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Hi guy’s

Just wandering if someone could answer a couple of questions I have.

I bought a K40 and tried to engrave a couple of photos with terrible results. The software that came with it just didn’t work for me and after trying k40 whisperer I decided to pop in a mini gerbil 3 and use lightburn.
I figured that the best way to learn about photo engraving was just to try out lots of settings and engrave the same picture on the same material lots. I decided to use paper and if I get close the leap to another material will be smaller. So speed wise I settled on 100mm/sec and power min 1% max between 7.5% and 10%. DPI 304. That does burn through the paper in the very darkest bits but it’s close enough for the moment.

My questions are.
The greyscale pictures are turning out way better than the dithered ones. Is this because the Gerbil is sending more information than the old control board did? Are there settings for this or is it automatic?

All the dithered pictures are pretty poor. The newsprint is probably the best. Is there a way to increase the resolution of the dithering in lightburn?

A little help would be appreciated



Paul has reacted to this post.

Hi Merv,

This is an excellent question and many beginners bump into this issue. The first thought is to bump up the resolution (DPI) settings. Unfortunately that does not work... we wrote a blog about it which you can find here https://awesome.tech/quality-photo-engraving/

In short, make sure that the beam is in focus. The X shape beam (from the side viewed) can only deliver the best and highest resolution when the middle of the X is on the surface of the engraving work piece. For cutting you want to be deeper (resulting in a slot or kerf). Best is to laser a line at say 50 DPI and examine the dots at various focus points and choose the smallest dots focus setting.

The beam it self gets narrower at lower power, so you get a higher resolution too. The MG does have a higher PWM resolution then the stock controller to allow grayscale (16bits over the full range of 0-18mA). The CO2 laser tube is unfortunately not linear in its output so grayscale can be hard to dial in. You can use the Gamma setting in your photo shop or Lightburn app to compensate for this.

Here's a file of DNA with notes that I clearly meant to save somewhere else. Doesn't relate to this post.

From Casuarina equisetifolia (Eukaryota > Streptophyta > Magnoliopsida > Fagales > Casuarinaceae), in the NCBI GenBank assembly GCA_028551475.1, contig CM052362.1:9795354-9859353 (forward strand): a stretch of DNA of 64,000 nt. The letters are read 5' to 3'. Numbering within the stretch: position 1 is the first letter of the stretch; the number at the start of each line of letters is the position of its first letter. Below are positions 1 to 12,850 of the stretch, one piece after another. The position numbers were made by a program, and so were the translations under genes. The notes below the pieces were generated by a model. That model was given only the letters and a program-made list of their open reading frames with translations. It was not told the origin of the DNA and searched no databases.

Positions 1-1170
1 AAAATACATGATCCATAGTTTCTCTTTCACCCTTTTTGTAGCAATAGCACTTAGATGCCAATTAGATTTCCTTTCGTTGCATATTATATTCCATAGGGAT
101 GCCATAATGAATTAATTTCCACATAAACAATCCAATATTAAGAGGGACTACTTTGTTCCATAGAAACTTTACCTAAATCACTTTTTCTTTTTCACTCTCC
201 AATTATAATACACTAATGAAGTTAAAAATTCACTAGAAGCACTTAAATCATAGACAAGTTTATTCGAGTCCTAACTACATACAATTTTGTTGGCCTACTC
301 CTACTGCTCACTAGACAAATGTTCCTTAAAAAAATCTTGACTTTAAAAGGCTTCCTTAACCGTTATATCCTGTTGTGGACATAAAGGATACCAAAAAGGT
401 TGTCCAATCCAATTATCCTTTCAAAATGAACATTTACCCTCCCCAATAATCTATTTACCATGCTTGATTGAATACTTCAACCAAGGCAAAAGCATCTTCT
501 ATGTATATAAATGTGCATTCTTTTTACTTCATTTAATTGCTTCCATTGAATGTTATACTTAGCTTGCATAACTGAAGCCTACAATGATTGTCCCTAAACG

Next is the speed, again laser a line of dots at 50DPI or higher and examine the roundness of the dots. Do this multiple times at various speeds and choose the best dots in terms of roundness/spacing at highest speed or near that maximum.

Now the best! If you engrave at a high DPI, the dots overlap and the picture gets blurred. So lower your DPI to 300, 250, 200, 150 etc and choose the best result. You will see that a lower DPI setting and good contrast/gamma setting/focus delivers stunning results. It is a learning curve and don't rush through it. You spend some hours and plywood but it's worth it. There is a good YouTube video which link is in the blog as well.

Let us know how you went through this process and post photos (before and after).


Cheers, Paul awesome.tech

Hi Merv,

Greyscale fundamentally has more information than dither, yes.

I always use Greyscale myself, so aren't really an expert in dither. But it sounds like a Lightburn question, so perhaps their forum can help explain what dither settings exist.

Happy to assist further, but I find there's a degree of subjectivity involved. It would be best if you can reply with identical images done in greyscale and dither, pointing out what you like / don't like, and I can help steer you to address the relevant differences.



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